Project Details

Description

The overarching goal of the proposed research is to investigate the association of prenatal exposure to endocrine disrupting compounds (EDCs: phthalates and bisphenol A) with DNA methylation patterns and childhood obesity using novel epigenomic approaches. The program provides a research phase (ROO) for Allan Just PhD, an environmental epidemiologist, to become an independent academic investigator in epigenetic epidemiology. Prior research has demonstrated that human prenatal exposures can alter the fetal epigenome, and animal models have shown that phthalates and bisphenol A impact methylation and obesity risk in the offspring. The proposed research uses methylation microarrays and new sequencing-based technologies to investigate methylation patterns in the umbilical cord blood of two cohorts of human children. An epigenome-wide methylation microarray (Illumina Human Methylation 450K BeadChip), already being· conducted on umbilical cord blood DNA from 540 children, will measure methylation in 480,000 individual sites spanning almost all known genes. Statistical models will relate these methylation measures to prenatal EDC exposures and to measures of obesity at age 4. These models use new statistical approaches that account for multiple comparisons and reflect the dependence between methylation sites within the genome. Replication in an independent cohort (n=180), using the same design, assures that findings are consistent and generalizable. All samples and obesity measures are already collected or ongoing in the two cohorts (called PROGRESS and PRISM) under existing grants led by collaborators. In the second phase, a novel technique, targeted enrichment, which has not yet been applied in large-scale epigenetic epidemiologic studies, will be used in conjunction with bisulfite treatment and next generation sequencing; this approach will generate new high resolution measures of all methylation sites in identified regions of interest. This research should provide greater power to detect associations between EDC exposures, methylation patterns, and obesity in children. This approach may also contribute to future epigenetic epidemiological studies by comparing the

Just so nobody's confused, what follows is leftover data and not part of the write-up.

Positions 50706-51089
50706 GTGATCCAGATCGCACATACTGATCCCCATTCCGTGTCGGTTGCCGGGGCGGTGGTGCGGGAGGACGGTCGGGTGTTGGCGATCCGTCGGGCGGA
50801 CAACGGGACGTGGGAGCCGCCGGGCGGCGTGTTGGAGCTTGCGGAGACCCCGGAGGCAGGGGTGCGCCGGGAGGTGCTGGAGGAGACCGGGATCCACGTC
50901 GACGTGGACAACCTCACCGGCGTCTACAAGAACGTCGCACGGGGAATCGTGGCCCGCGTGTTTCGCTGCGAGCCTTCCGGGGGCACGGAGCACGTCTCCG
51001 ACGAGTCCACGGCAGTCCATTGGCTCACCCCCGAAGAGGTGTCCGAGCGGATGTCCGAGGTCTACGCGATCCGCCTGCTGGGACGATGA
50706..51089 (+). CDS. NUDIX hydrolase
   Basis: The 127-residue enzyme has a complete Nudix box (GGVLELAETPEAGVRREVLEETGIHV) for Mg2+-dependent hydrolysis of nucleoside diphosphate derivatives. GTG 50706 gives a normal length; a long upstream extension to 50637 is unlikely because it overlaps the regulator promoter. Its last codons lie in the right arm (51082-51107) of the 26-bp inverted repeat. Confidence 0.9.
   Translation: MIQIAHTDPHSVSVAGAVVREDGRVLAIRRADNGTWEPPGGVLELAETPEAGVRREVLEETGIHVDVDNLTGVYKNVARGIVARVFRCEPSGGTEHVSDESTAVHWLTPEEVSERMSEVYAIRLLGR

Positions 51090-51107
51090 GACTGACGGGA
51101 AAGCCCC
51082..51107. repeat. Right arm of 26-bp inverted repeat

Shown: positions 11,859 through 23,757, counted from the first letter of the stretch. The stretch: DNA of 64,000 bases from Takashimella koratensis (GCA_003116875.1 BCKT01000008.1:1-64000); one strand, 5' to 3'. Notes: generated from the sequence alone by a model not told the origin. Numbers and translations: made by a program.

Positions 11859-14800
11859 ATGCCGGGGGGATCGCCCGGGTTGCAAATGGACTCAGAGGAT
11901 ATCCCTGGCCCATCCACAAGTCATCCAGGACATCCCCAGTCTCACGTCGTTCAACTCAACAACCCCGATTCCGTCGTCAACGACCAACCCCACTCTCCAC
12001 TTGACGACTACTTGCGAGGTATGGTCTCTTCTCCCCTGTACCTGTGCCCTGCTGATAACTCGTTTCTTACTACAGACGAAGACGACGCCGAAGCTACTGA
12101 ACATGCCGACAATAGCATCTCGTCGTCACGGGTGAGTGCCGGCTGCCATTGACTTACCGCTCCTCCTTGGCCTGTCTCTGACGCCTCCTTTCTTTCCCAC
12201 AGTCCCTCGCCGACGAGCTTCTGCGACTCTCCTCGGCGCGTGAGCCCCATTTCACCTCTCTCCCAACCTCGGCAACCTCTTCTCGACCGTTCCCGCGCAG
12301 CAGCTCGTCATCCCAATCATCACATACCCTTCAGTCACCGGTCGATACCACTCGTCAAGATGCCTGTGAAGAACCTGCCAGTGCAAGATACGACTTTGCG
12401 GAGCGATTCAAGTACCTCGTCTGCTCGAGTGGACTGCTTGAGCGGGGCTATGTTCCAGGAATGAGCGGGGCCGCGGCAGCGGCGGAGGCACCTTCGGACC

StatusFinished
Effective start/end date1/04/1631/03/20

Funding

  • National Institute of Environmental Health Sciences: $248,999.00
  • National Institute of Environmental Health Sciences: $746,997.00
  • National Institute of Environmental Health Sciences: $248,999.00

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